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Showtime series for 'tweens' don't shy away from gay themes


Two Showtime series aimed at kids in the early throes of adolescence make a bold return this week with episodes dealing with homosexuality.

On Ready or Not, Busy (Lani Billard) is confused when she sees the male karate teacher, object of Busy's new crush, kiss a man. On Chris Cross, the season opener finds Chris (Simon Fenton) assigned the topic of gay rights in a history project on a revolution. The schoolwork forces Chris to confront his feelings about his brother, who is gay.

Heady story lines, some might say, for so-called "tween shows," named for that awkward period between pre-adolescence and early teen-age status.

Last season, "Ready or Not" mainly dealt with issues of a "physiological nature," says Lori Kahn, Showtime director of family programming. Stories last year dealt with first girls' first menstruation, first bras and kids' first cigarettes.

This year the show will "fan out to broader topics to mimic real children's growths, as they become more meshed in their social networks," she says. "The show will further the adventures of best friends Busy and Amanda as they sort out life's troubling questions and mysteries."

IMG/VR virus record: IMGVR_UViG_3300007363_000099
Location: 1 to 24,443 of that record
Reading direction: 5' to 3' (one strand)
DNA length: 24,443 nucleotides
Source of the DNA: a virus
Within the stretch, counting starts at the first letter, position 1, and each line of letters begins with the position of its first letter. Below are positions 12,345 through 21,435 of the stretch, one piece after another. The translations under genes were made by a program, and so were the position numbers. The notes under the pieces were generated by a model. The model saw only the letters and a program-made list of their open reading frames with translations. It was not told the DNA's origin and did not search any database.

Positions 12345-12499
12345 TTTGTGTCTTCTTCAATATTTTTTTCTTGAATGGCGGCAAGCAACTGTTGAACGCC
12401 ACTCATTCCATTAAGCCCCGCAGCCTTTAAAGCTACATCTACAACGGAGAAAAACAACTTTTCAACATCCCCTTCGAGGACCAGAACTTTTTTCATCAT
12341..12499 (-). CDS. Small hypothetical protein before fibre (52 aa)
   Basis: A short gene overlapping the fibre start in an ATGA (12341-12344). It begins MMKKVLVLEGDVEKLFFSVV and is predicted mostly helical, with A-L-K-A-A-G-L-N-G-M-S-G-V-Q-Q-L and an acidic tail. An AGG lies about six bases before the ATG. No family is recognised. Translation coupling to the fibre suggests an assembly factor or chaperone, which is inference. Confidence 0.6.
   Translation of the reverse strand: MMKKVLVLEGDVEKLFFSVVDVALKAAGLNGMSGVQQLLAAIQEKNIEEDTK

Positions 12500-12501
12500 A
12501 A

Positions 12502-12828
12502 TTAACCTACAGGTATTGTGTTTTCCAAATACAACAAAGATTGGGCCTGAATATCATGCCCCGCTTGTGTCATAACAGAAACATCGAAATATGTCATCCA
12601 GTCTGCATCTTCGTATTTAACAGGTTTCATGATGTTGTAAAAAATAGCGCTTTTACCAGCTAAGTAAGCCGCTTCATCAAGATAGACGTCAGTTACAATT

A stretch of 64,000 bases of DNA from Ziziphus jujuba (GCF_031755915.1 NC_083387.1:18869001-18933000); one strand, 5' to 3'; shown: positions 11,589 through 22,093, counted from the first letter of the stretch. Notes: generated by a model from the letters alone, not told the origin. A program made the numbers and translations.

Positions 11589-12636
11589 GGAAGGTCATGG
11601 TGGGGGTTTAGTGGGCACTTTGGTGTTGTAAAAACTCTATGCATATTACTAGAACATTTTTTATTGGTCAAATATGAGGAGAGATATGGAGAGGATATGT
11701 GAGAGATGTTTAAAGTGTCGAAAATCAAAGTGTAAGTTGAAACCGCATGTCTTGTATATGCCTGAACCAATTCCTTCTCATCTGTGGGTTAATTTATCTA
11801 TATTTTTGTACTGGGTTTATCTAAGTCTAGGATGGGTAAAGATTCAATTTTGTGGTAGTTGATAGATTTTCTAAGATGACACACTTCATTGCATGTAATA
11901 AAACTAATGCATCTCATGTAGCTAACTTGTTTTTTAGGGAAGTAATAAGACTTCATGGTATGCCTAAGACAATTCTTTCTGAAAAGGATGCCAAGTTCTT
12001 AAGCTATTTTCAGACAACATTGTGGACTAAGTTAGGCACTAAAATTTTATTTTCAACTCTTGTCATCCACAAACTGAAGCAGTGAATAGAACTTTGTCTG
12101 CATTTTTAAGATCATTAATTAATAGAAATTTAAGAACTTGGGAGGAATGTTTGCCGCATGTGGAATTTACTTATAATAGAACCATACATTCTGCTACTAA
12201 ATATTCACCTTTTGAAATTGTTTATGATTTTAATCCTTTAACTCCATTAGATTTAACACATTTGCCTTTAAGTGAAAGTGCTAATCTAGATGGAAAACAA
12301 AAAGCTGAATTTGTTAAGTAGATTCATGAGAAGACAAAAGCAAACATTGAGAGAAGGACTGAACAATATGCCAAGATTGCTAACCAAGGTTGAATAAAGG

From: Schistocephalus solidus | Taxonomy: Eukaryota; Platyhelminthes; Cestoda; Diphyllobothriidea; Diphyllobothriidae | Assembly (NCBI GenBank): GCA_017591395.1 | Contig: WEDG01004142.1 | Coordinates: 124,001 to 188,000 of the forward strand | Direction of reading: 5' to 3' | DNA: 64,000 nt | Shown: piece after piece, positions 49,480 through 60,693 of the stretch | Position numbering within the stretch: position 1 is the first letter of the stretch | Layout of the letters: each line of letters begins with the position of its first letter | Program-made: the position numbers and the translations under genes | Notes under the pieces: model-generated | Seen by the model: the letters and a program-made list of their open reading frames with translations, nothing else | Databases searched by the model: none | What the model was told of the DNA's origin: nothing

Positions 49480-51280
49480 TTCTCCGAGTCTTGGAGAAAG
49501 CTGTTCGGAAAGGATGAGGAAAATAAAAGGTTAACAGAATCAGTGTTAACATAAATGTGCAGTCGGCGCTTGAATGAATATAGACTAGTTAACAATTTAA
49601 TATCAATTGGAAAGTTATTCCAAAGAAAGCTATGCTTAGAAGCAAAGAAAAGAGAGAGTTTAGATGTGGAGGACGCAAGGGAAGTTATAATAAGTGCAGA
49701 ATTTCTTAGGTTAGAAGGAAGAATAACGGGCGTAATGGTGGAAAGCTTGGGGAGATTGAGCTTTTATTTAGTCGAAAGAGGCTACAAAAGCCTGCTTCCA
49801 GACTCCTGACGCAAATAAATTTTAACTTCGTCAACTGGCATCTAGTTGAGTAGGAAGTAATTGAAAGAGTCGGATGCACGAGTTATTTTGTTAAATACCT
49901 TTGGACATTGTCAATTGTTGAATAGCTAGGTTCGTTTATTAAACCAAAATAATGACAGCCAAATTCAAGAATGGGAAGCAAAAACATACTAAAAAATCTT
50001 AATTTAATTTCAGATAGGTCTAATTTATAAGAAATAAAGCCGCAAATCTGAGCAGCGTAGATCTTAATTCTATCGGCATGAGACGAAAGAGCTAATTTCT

Kahn says that "Chris Cross," set at a posh boarding school, won't be as antic-driven as it was last season and "will be more thought-provoking." She adds: "We've really hit our stride now and will be dealing with much larger issues."

Other "Ready or Not" shows this year will deal with getting braces, mixed messages and double standards, racial concerns, friendship and loyalty and potential parental divorce.

The "Chris Cross" boys will experience chicken pox, deception, a con, a kidnaping and address wildlife preservation and student politics.

Kahn notes that producers of both shows received feedback from focus groups in addition to weighing in interviews and letters from the " 'tween" group.

"Ready or Not" and "Chris Cross" premiere Sunday at 5 and 5:30 p.m., respectively, on Showtime. Throughout the rest of the season, the shows air at various times preceding the "Showtime Family Movie." Episodes will be repeated the following Saturday around noon. For ages 8 to 14.


In typical clever fashion, Steven Spielberg Presents Animaniacs (Thursday 4:30-5 p.m. Fox) goes eerie and spooky for a two-part Translyvanian Halloween.

Bernadette Peters provides the guest voice of Rita, the sleek, street-smart alley cat. In Part One, Rita and her best friend, Runt the Dog, find shelter at a mad scientist's castle. But the mad scientist has designs on Runt, whose brain she craves for her own monster dog named Phrankenrunt! In "Draculee Draculaa," the Warners find themselves guests at the home of none other than Count Dracula.

Friday's Part Two finds the Warners inadvertently tunneling into Hades, where they give the Devil a dose of his own medicine in "Hot, Bothered & Bedeviled."

And in true Animaniac spoof-fashion, "Skullhead Bonyhands" is a sendup of Tim Burton's "Edward Scissorhands." For ages 2 to 8.

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